This week, I’ve been having a host of problems with my teeth and just discovered I may need to get braces to correct some of the issues. And timely research led me to discover that despite taking really good care of my teeth and gums, doing to the dentist twice a year and brushing and flossing daily, there are several other factors that can can wreak havoc on your teeth and gums, and put a serious damper on my smile.
Oh boy! According to Marc Liechtung
, DMD, a fellow of the International Academy for Dental and Facial Aesthetics, and principal at Manhattan Dental Arts
, pregnancy and a host of other factors can impact a woman’s smile.
Some of these factors include:
1. Diabetes–Diabetes reduces the body’s resistance to infection, so you’re at a risk for gum disease. Brushing, flossing, and monitoring your blood sugar can help.
2. Tobacco—Smoking not only turns your teeth yellow, the tar forms a sticky film on teeth which can lead to gum inflammation, tooth decay and loss.
3. Pregnancy--It’s especially important to take care of your teeth and gums when you’re expecting, since studies show a link between untreated gum disease and pre-term and low-birth-weight babies.
4. Diet pills–Like many over-the-counter and prescription medications, diet pills decrease salivary flow, which causes dry mouth and puts you at risk for gum disease, tooth decay, cavities, and discomfort.
5. Puberty–The hormonal surge that occurs during puberty can cause more than acne—it can also result in swollen gums that are more sensitive to plaque. This can lead to gum infections, gingivitis, and mouth sores. “But typically the gums only respond in such a manner if hygiene care is poor,” adds Dr. Liechtung. Make sure your teen brushes and flosses daily, and sees a dentist regularly.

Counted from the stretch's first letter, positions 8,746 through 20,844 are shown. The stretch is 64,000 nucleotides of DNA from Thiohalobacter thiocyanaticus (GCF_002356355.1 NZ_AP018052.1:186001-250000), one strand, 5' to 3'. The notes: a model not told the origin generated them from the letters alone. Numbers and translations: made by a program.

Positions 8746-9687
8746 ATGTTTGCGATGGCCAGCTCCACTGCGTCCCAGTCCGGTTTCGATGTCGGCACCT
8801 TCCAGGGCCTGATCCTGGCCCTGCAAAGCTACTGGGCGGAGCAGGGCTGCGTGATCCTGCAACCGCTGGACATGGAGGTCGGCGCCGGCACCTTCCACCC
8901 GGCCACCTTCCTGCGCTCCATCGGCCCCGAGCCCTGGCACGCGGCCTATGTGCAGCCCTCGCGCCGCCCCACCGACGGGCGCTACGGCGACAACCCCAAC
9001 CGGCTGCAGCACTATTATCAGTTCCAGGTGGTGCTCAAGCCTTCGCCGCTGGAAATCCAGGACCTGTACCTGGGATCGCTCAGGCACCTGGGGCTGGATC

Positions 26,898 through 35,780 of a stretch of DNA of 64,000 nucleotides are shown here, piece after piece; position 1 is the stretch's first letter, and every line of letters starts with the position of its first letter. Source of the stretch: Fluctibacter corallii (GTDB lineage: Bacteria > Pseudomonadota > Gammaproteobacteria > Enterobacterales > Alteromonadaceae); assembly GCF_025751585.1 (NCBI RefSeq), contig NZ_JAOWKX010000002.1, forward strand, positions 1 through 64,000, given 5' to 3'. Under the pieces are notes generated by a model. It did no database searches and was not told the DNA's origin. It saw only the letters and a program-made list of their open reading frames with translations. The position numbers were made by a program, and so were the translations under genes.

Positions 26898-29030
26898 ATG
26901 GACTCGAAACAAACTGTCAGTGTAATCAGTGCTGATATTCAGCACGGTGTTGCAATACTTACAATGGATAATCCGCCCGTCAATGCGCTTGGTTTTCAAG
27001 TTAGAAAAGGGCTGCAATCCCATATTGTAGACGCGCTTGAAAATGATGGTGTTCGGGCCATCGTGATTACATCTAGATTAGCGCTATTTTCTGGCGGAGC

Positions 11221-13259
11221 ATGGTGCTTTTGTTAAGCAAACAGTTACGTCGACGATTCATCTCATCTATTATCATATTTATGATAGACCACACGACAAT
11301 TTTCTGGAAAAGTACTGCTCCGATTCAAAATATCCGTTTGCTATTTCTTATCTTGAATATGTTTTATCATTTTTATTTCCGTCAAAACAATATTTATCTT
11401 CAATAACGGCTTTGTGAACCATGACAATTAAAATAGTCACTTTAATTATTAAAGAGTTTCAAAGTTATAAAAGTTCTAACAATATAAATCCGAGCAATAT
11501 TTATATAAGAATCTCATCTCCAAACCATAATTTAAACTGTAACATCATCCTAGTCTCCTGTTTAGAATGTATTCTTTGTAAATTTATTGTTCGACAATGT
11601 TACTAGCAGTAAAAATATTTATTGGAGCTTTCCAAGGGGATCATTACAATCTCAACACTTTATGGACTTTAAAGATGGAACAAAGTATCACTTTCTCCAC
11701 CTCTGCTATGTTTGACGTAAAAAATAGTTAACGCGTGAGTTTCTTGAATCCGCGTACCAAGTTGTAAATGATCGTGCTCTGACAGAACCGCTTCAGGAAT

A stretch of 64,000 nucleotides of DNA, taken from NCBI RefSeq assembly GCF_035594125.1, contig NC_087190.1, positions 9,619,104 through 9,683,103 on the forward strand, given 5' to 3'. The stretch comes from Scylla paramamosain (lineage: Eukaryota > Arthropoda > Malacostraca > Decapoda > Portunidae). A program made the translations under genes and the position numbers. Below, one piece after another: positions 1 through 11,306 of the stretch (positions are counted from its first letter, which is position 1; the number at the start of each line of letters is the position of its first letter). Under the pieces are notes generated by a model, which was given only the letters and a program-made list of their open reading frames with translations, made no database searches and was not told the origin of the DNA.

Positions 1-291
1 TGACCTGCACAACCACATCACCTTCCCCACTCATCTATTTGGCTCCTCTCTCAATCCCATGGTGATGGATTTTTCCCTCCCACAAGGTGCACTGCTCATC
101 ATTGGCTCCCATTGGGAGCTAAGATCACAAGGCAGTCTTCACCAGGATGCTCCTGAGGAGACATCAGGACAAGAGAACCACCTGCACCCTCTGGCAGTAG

6. Dieting--Restrictive diets and poor eating habits can deprive you of the vitamins and nutrients necessary for a beautiful smile.
7. Aging–As you age, you’re more susceptible to decay near old fillings or root surfaces unprotected by receding gum. Increasing your fluoride protection is the key.
8. Birth control pills–Because oral contraceptives mimic pregnancy, they can also lead to gum inflammation and infections, including gingivitis. If you use birth control pills, it’s not a bad idea to discuss their effect with your dentist before major procedures.
9. Too much whitening–It is not clear whether bleaching erodes tooth enamel, but it can increase sensitivity, especially when done too often. Moderation is the key.
10. Antidepressants—May cause tooth enamel defects. Their common side effect is dry mouth which can be helped by increasing your water intake.
Some of these can be controlled by taking dry mouth gels and sprays, adjusting eating habits and changing up on your lifestyle choices. Sadly, aging cannot be avoided. At least knowing is half the battle and there’s always…braces! *sigh*